Russia's World-Class Accounting Games


By Paul Starobin It's the financial scandal of the moment in Russia. A government watchdog organization, Russia's Audit Chamber, is investigating the auditing of energy titan Gazprom by PricewaterhouseCoopers, apparently spurred at least in part by a BusinessWeek article highlighting shareholder criticism of the auditing (see BW, 2/18/02, "Gazprom: Russia's Enron?").

The agency has already suggested that Gazprom, which is 38% owned by the Russian government, replace PwC as its outside auditor. The energy company is now organizing a tender to select an auditor for its 2002 accounts. PwC, which has been signing off on Gazprom's books since 1996, may lose the job.

Shades of Enron? The PwC-Gazprom controversy may sound familiar to anyone following the woes of the Houston energy company and its auditor, Arthur Andersen. But, in fact, such problems in the largely unregulated relationship between auditors and companies in post-Soviet Russia run much deeper and are far more common than anything known in the U.S.

PLENTY OF COMPANY. Russian regulators now must act quickly to establish tough uniform standards ensuring that auditors serve the interests of shareholders, not management. Without such requirements, responsible shareholder capitalism is unlikely ever to flourish in Russia, leaving the country bereft of vital investment capital.

Gazprom is hardly the only company that may be failing to disclose sufficient information to shareholders. Russian oil giant Lukoil, audited by KPMG, another U.S. Big Five firm, also doesn't adequately report transactions with businesses apparently connected to management, according to Moscow fund manager Mattias Westman, director of Prosperity Capital Management. KPMG says Lukoil's books are audited according to generally accepted accounting principles, but investors like Westman remain skeptical. "Big U.S. investment funds stay away from Russia because of lack of confidence in disclosure," he contends.

Another Russian oil giant, Yukos, has shown that tightening financial controls can give a company a major boost. Back in June, 2000, as part of a package of reforms to improve corporate governance, Yukos set up an audit committee headed by Jacques Kociusko, managing director of Paris-based Kajis. Since then, the company's share price has skyrocketed by 850%.

HELD CAPTIVE? However, most companies have simply ignored calls by Russia's Federal Securities Commission for voluntary action. The reason? All too many are still headed by managers who cling to the view that the enterprise is an engine to generate wealth for themselves.

Indeed, the central allegation by Gazprom's minority shareholders is that PwC became a captive of the management of former CEO Rem Vyakhirev. Critics say Vyakhirev scuttled attempts by minority shareholders to have the Big Five's Deloitte & Touche review PwC's auditing of ties between Gazprom and Itera, a Moscow gas producer. Critics suspect that Gazprom management was using Itera as a front for the transfer of billions of dollars in assets. Under pressure from Gazprom managment, PwC agreed to conduct its own review of Gazprom-Itera ties. Gazprom declined to comment.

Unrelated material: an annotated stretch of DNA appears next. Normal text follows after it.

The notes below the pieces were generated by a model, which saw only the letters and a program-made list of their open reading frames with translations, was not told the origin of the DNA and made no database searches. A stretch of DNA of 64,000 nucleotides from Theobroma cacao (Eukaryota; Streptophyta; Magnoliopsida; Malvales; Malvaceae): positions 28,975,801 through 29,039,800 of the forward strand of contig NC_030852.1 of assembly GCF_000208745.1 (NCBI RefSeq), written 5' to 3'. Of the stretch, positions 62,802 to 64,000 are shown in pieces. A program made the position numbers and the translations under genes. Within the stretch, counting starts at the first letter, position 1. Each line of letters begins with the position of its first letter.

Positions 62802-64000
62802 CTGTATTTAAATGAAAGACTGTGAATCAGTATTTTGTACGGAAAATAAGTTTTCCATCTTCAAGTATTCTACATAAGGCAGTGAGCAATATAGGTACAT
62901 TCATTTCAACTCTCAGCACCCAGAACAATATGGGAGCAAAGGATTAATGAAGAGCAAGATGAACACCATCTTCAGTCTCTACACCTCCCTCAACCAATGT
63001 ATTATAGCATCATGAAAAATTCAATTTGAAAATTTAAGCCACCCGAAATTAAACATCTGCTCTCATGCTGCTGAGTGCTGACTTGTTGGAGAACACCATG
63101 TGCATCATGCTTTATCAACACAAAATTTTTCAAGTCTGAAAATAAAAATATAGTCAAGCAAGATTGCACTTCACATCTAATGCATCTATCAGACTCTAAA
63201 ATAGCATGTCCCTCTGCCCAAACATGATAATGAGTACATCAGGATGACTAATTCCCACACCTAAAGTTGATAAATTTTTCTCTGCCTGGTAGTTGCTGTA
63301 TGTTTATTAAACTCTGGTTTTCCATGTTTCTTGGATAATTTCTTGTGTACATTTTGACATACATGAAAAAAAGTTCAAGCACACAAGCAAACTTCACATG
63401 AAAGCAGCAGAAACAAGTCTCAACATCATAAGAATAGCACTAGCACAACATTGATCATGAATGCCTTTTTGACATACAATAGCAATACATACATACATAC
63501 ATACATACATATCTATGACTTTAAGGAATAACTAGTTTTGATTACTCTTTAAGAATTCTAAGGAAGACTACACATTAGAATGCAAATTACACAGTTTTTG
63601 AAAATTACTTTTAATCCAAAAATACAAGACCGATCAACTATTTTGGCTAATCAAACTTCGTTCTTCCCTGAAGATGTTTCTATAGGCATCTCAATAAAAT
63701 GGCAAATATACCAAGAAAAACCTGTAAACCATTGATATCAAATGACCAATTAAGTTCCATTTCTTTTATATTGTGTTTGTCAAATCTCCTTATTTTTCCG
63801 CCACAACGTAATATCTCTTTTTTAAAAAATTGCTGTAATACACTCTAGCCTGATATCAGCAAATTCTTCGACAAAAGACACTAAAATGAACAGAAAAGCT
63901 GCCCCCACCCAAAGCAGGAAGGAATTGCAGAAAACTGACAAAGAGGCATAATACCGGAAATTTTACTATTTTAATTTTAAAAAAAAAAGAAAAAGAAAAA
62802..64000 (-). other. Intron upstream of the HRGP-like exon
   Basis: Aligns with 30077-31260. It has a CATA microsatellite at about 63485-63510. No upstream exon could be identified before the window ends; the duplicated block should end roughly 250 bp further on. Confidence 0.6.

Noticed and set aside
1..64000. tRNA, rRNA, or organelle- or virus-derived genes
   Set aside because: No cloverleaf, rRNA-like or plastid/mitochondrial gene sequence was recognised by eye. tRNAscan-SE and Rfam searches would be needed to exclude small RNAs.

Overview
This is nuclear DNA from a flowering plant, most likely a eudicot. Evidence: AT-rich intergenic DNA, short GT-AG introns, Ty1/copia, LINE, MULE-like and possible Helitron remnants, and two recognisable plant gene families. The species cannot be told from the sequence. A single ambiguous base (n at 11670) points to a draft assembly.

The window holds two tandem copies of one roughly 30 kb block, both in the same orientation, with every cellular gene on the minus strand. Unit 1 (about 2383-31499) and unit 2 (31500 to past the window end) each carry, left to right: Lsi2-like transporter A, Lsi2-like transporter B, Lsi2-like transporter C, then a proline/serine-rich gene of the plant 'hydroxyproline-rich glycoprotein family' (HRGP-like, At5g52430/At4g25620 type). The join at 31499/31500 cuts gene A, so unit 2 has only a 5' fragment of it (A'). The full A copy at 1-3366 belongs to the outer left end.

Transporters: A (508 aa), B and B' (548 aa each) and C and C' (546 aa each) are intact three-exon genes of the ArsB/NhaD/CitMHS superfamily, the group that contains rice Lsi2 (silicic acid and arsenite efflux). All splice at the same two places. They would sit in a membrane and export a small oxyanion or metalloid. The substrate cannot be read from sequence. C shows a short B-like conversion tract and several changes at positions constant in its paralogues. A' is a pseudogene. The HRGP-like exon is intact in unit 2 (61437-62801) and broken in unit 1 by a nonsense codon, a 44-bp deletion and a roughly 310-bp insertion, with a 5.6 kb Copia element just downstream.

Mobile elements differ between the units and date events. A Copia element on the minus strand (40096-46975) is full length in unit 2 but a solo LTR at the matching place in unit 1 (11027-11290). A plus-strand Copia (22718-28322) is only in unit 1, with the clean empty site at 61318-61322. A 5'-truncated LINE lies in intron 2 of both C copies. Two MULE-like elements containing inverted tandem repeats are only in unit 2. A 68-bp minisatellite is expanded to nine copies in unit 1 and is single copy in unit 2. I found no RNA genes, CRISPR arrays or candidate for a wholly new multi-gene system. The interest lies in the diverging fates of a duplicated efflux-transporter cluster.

That's why several reforms are crucial. Most important, the PwC-Gazprom matter flags the need for publicly held Russian companies to establish mandatory, full-fledged audit committees, headed by independent directors, to supervise the outside auditor. That's standard practice in the U.S. This would complement steps to improve corporate governance adopted last year by Russia's legislature, the Duma, including a measure that gives boards of directors the right to dismiss a company's CEO at any time.

SCAPEGOATING. Tougher rules are also needed to police the selection and payment of auditors. A recent review of Russian auditing practices by the Paris-based Organization for Economic Cooperation & Development (OECD) found that some Russian companies use so-called pocket auditors -- firms run by cronies of the managers who help cook the books to enable companies to evade taxes and disguise asset-stripping.

To combat such practices, Russian law should require companies to disclose the criteria by which an outside auditor has been chosen, as well as the fees paid to it for auditing, consulting, and any other work. As the OECD is recommending, false statements should be punishable by Russia's Federal Securities Commission. It would also help to require that the lead auditor on each account be rotated periodically.

Of course, outside auditors such as PwC and KPMG shouldn't be made scapegoats for every manner of corporate misdeed. In a Feb. 27 full-page advertisement in the Russian business daily Vedomosti, PwC responded to criticism by pointing out that auditors often recommend improvements in corporate governance to clients but are not responsible for deciding whether such reforms are adopted. That's fair enough: In the case of Yukos, Chairman Mikhail B. Khodorkovsky credits PwC, its auditor, with playing a helpful role in implementing shareholder-protection improvements.

Nor are auditors at fault for the murkiness in Russia law in many key areas. Changes are needed to tighten legal definitions of related parties and improve disclosure, says Roger Munnings, the KPMG partner in charge of the Moscow office. However, auditors are losing credibility, in Russia and elsewhere, for good reason: They too often seem willing to keep accounts at all costs. It's high time for the lawmakers and regulators to step in. Starobin is BusinessWeek's Moscow bureau chief


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